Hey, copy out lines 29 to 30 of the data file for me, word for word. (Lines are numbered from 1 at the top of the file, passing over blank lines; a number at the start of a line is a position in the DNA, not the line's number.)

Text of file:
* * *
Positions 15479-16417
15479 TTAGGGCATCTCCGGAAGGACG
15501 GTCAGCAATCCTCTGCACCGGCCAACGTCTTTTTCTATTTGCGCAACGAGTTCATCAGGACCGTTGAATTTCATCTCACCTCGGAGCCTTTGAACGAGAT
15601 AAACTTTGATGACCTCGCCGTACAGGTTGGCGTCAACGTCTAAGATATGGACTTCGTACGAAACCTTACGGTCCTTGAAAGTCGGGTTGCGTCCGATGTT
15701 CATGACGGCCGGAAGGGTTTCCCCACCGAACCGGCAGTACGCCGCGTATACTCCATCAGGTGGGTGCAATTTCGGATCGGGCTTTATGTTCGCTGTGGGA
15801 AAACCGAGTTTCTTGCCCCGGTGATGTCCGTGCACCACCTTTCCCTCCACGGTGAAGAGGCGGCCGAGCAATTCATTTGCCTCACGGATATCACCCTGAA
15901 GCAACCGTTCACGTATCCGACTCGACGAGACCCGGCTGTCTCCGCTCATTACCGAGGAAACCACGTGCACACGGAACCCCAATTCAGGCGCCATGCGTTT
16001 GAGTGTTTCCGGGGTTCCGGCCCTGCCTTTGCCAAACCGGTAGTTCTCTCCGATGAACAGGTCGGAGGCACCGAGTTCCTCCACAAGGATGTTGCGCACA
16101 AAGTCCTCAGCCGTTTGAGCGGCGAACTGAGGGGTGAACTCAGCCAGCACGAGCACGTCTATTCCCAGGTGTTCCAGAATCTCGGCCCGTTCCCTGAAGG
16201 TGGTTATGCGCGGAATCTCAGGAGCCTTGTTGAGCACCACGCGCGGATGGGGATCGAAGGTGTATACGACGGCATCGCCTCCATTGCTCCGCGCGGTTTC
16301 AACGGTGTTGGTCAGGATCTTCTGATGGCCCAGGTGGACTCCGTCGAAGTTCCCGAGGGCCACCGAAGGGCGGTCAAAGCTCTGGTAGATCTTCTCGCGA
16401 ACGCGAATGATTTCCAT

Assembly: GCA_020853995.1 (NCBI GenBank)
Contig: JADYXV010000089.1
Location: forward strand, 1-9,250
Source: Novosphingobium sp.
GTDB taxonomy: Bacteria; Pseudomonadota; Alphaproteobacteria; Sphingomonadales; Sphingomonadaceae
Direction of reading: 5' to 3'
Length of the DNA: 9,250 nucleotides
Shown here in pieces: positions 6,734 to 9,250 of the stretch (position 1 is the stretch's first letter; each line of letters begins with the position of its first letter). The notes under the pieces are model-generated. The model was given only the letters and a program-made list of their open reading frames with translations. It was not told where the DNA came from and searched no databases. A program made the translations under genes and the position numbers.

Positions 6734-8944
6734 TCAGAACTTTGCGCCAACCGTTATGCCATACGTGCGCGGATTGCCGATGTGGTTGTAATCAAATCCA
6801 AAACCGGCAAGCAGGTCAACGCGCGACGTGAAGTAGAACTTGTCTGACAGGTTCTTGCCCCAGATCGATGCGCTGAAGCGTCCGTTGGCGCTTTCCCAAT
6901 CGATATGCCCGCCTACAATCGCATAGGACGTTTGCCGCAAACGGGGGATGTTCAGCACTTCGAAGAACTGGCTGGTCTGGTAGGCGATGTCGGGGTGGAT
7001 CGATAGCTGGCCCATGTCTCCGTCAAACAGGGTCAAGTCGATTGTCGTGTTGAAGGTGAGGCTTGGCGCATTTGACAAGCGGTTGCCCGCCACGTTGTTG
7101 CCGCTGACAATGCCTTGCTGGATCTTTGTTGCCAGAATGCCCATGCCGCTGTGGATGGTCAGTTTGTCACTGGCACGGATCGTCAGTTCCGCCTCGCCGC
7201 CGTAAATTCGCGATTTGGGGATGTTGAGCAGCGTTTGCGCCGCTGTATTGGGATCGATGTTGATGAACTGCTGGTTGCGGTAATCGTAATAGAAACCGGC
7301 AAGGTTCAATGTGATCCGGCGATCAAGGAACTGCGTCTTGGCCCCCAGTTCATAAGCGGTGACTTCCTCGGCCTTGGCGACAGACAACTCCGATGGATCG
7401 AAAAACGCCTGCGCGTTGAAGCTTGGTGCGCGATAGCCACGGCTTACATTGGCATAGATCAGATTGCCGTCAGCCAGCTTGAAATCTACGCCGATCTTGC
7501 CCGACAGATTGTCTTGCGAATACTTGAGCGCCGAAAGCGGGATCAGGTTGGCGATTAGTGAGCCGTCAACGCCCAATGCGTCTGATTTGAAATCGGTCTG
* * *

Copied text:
7401 AAAAACGCCTGCGCGTTGAAGCTTGGTGCGCGATAGCCACGGCTTACATTGGCATAGATCAGATTGCCGTCAGCCAGCTTGAAATCTACGCCGATCTTGC
7501 CCGACAGATTGTCTTGCGAATACTTGAGCGCCGAAAGCGGGATCAGGTTGGCGATTAGTGAGCCGTCAACGCCCAATGCGTCTGATTTGAAATCGGTCTG